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Nick R. Martin

Nick Martin is an associate editor at TPM in New York City. He came to the site in 2011 as a reporter for TPMMuckraker. Previously, he worked in Arizona, first as a staff reporter for a local newspaper and later as a freelance journalist. He also ran the news blog Heat City. Contact him at nick@talkingpointsmemo.com

Articles by Nick

Trenton, N.J. Mayor Tony Mack and at least six other people were arrested by federal authorities on Monday morning as part of a corruption investigation, according to WNBC.

The arrests follow the FBI's search of Trenton City Hall in July. Federal prosecutors are expected to announce the details of the investigation later on Monday.

Don Siegelman, the former Alabama governor, is expected to return to federal prison by 2 p.m. Tuesday to serve out a sentence for fraud and bribery.

Siegelman was sentenced last month to six and a half years in prison after a jury convicted him of trading $500,000 for a state board appointment. The Guardian reported the ex-governor traveled to the Democratic National Convention in Charlotte, N.C. last week to try to lobby for a presidential pardon.

Before he was cleared of criminal wrongdoing by the Justice Department on Friday, Sheriff Joe Arpaio liked to dismiss the investigation into him and his office as little more than a partisan witch hunt. But the very documents announcing the end of the probe undercut the sheriff's claims.

Arpaio has long argued that the probe began shortly after President Obama took office and was nothing more than a powerful Democrat targeting a lowly Republican sheriff. He waved off reports, like one in the Arizona Republic, that pieced together interviews and documents showing the investigation likely began in 2008 under the Republican administration of George W. Bush.

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Bain Capital, the company co-founded by Republican presidential nominee Mitt Romney, is reportedly among several private equity firms being investigated by the New York attorney general.

According to a story published on Saturday on the New York Times’ website, Attorney General Eric Schneiderman (D) sent subpoenas to six firms in recent weeks to determine whether they improperly managed to cut hundreds of millions of dollars from their tax bills. Romney helped found Bain Capital in 1984 but left the company before becoming governor of Massachusetts in 2002.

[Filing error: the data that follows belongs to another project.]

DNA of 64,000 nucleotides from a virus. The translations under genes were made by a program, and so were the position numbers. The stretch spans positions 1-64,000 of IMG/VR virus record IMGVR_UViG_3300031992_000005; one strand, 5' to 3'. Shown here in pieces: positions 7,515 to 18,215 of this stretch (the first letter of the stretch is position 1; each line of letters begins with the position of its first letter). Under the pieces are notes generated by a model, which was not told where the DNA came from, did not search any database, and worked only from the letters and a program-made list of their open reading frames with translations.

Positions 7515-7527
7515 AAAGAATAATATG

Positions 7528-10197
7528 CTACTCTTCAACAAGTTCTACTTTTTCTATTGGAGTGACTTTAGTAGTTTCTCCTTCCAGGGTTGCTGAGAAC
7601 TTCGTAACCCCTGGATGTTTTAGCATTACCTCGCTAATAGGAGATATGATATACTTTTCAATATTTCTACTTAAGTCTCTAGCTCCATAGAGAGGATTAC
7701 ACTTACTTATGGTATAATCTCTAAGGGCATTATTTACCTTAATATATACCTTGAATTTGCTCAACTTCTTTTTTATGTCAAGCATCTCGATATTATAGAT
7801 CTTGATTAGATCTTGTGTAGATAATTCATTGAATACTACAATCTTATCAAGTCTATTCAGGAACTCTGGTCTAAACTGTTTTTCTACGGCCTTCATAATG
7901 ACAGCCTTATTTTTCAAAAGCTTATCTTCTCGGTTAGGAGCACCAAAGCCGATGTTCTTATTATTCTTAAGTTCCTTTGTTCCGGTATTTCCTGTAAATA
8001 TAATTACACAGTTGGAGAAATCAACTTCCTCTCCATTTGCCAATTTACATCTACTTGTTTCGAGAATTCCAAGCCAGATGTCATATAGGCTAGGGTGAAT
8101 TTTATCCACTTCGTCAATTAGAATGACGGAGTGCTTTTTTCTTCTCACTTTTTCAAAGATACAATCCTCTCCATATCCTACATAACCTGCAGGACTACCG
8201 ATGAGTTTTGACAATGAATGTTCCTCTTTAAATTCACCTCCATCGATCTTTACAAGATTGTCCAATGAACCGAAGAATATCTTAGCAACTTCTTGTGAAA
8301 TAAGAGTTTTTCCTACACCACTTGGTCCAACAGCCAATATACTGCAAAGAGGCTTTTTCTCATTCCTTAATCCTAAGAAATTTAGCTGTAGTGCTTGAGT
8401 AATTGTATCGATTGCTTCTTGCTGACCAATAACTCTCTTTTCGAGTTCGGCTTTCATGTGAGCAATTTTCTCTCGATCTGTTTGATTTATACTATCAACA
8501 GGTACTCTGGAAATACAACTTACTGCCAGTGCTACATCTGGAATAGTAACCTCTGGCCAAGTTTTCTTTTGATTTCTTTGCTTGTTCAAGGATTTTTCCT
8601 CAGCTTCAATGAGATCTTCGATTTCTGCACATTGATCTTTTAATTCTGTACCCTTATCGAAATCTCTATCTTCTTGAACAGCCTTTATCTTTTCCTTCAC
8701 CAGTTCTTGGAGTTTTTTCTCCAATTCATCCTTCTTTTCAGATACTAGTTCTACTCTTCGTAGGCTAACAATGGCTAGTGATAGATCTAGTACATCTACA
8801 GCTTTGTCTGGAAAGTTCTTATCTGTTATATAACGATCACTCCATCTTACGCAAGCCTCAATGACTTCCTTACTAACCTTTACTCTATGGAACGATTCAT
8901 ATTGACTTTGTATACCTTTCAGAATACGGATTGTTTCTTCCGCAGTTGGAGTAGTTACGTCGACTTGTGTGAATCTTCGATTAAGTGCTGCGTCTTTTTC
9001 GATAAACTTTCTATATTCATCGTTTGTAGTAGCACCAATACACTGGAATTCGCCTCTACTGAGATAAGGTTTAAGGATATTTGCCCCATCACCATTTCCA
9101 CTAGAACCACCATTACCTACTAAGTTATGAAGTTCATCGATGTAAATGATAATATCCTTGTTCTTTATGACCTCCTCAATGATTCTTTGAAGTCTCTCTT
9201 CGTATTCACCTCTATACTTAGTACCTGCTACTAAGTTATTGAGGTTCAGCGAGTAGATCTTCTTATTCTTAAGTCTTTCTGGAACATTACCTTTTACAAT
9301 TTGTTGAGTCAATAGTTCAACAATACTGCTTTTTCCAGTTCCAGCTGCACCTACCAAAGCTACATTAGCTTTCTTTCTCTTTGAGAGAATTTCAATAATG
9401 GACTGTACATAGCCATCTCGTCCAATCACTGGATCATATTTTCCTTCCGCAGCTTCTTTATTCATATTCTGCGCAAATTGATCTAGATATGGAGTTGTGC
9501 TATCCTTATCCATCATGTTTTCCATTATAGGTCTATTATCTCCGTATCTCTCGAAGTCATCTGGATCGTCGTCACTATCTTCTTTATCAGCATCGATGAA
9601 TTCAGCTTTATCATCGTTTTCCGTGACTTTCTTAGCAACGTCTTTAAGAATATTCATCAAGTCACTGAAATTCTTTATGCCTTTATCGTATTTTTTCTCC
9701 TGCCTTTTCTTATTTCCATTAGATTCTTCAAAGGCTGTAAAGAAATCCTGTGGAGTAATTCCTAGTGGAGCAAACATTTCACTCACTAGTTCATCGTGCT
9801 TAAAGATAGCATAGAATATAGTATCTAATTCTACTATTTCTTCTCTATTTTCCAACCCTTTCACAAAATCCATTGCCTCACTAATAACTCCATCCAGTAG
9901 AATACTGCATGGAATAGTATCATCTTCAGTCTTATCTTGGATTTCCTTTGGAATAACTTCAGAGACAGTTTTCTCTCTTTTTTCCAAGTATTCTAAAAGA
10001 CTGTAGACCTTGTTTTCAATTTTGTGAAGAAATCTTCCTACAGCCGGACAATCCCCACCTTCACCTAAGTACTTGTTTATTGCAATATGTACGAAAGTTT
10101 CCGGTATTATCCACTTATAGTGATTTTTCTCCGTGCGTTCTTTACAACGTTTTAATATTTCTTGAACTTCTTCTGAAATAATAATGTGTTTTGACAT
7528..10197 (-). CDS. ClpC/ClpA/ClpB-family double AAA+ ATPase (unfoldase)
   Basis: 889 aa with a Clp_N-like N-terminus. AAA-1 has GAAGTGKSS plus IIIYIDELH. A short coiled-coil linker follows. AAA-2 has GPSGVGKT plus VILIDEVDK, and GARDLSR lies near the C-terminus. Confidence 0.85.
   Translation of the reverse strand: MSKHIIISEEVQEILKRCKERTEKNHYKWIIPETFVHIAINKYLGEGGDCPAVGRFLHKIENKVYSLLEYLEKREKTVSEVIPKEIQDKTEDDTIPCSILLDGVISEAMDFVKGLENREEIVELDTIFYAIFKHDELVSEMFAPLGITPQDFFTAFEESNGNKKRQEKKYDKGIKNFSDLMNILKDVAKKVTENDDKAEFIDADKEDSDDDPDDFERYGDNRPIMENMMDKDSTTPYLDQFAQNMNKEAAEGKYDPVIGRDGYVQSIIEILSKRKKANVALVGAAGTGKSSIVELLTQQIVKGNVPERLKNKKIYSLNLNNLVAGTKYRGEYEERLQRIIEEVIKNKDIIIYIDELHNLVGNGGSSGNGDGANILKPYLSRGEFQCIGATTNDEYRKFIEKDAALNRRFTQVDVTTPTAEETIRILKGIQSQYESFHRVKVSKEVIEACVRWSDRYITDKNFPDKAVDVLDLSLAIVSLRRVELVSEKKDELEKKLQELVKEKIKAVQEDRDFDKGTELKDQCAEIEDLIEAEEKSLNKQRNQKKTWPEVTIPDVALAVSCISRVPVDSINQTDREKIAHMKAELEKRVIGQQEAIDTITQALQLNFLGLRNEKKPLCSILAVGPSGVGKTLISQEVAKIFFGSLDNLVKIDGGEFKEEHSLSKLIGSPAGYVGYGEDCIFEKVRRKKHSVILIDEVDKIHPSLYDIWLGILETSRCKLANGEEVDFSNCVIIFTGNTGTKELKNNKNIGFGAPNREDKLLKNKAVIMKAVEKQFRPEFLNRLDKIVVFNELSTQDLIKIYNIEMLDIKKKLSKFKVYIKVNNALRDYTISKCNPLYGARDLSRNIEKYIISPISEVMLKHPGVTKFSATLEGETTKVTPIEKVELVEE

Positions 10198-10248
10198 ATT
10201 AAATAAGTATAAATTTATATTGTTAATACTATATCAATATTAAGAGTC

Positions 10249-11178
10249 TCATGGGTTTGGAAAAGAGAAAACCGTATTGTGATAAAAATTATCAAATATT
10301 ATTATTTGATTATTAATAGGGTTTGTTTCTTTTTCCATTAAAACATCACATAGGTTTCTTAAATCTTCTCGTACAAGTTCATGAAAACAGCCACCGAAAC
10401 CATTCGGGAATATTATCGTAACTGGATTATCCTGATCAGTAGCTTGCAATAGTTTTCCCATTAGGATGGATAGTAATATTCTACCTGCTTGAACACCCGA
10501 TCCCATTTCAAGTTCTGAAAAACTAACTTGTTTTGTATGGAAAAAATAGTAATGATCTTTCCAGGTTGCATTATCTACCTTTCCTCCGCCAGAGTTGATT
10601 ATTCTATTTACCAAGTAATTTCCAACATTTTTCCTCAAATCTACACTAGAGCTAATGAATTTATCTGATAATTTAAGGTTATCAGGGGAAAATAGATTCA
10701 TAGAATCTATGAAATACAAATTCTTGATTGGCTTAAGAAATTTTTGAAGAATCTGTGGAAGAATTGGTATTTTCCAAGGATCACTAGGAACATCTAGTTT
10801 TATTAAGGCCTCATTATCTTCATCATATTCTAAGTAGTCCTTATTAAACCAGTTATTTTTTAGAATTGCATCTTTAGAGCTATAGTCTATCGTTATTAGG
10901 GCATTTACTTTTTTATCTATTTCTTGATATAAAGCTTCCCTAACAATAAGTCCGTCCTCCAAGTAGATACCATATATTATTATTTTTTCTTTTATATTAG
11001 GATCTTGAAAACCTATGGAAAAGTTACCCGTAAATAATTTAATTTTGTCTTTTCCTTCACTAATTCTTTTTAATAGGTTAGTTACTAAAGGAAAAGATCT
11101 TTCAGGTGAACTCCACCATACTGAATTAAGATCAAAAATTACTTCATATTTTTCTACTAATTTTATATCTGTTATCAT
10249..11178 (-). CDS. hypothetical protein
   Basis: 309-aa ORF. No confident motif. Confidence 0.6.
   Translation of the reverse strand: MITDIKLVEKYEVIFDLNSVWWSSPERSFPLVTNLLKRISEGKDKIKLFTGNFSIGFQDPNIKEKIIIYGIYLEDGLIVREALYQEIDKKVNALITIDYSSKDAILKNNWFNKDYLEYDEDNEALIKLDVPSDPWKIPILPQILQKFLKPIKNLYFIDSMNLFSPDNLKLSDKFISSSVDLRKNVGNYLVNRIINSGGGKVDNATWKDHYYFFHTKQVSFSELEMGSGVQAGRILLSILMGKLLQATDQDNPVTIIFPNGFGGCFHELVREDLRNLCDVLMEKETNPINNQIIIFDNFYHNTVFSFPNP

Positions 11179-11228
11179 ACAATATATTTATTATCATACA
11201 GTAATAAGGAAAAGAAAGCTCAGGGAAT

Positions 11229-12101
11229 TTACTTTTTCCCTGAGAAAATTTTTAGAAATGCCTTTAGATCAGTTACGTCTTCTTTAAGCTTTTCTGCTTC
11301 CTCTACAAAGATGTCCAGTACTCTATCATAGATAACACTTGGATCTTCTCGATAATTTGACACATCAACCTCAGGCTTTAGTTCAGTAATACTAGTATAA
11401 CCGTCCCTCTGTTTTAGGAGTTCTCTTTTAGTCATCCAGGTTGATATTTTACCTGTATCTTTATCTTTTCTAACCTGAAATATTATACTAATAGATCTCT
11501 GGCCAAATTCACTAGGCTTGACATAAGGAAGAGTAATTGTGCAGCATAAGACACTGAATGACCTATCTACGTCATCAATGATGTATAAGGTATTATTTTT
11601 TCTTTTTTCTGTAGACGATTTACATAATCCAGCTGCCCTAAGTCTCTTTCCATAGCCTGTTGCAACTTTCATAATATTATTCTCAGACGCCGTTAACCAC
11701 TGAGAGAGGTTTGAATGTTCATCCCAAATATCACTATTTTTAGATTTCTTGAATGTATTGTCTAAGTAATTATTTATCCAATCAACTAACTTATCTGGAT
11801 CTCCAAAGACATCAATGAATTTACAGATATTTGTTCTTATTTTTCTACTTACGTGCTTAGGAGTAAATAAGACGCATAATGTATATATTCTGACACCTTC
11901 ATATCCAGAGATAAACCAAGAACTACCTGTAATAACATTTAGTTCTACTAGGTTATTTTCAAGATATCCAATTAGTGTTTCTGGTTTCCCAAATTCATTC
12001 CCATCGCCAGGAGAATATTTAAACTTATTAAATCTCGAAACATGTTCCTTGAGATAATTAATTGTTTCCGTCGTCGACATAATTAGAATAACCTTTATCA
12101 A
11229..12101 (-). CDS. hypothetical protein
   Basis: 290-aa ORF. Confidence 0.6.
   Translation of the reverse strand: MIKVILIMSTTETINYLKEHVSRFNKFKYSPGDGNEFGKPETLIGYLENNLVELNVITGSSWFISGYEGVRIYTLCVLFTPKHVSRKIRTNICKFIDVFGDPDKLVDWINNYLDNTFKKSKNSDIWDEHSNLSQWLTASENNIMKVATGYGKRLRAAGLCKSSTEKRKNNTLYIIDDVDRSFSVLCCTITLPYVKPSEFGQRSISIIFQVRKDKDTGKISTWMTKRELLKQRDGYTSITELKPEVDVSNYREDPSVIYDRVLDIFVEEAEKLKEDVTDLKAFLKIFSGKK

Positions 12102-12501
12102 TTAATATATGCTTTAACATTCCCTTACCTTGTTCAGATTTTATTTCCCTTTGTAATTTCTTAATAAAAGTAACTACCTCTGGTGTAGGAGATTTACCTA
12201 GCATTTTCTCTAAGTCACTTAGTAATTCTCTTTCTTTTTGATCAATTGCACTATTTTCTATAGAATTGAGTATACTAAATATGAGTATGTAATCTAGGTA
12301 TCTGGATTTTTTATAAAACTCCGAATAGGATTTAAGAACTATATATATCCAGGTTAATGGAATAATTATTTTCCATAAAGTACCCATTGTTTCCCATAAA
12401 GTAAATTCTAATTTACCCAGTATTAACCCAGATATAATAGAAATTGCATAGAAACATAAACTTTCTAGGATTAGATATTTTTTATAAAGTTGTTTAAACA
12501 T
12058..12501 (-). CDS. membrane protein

Updated: September 1, 2012, 11:51 AM

Federal authorities announced late Friday they were dropping the four-year criminal investigation into Arizona's Sheriff Joe Arpaio and would not be pressing abuse of power charges against him.

The announcement came just ahead of a long holiday weekend. The U.S. Attorney's Office in Arizona disclosed the decision to the public through a three-sentence press release. An auto-response email from the office's spokesman said no one would answer questions about the decision. An outgoing message on the his cell phone said the same.

Arpaio was scheduled to hold a news conference later in the evening after returning from Tampa, Fla., where he attended the Republican National Convention this week. His Twitter account posted a message celebrating the victory. It said he "got great news getting off plane, Fed's 3 year (sic) case against my office closed. No abuse of power."

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Updated: August 31, 2012, 4:55 PM

Arizona Sheriff Paul Babeu was cleared of criminal wrongdoing on Friday in a case involving threats he allegedly made against an ex-boyfriend to keep their relationship a secret.

An immigration hawk in a border state, Babeu until recently was a rising star in the Republican Party. He was the Arizona co-chair of Mitt Romney's presidential campaign and had launched a run for Congress this year.

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Immigration hardliner Russell Pearce's burning desire to return to office in Arizona got doused with cold water on Tuesday night when he lost the Republican primary for state Senate to a moderate businessman who took a softer tone on immigration.

It was the second time in less than a year that Pearce, a tea party favorite who was once one of the most powerful politicians in Arizona, was put to bed by a moderate and it marked the end of a disastrous attempt to regain his standing in state politics.

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Update: August 28, 2012, 5:39 PM

Gabriela Saucedo Mercer hasn't even won the Republican primary for Congress in Arizona yet, but she is already facing attacks from the Democratic Congressman she is hoping to unseat in November over some incendiary comments she made in the past about Middle Eastern immigrants.

In an interview with a conservative website last year, Saucedo Mercer talked in depth about her views on immigration. A Mexican immigrant herself who became a U.S. citizen, she said the issue was important because people from places other than Mexico were among those coming across the border illegally.

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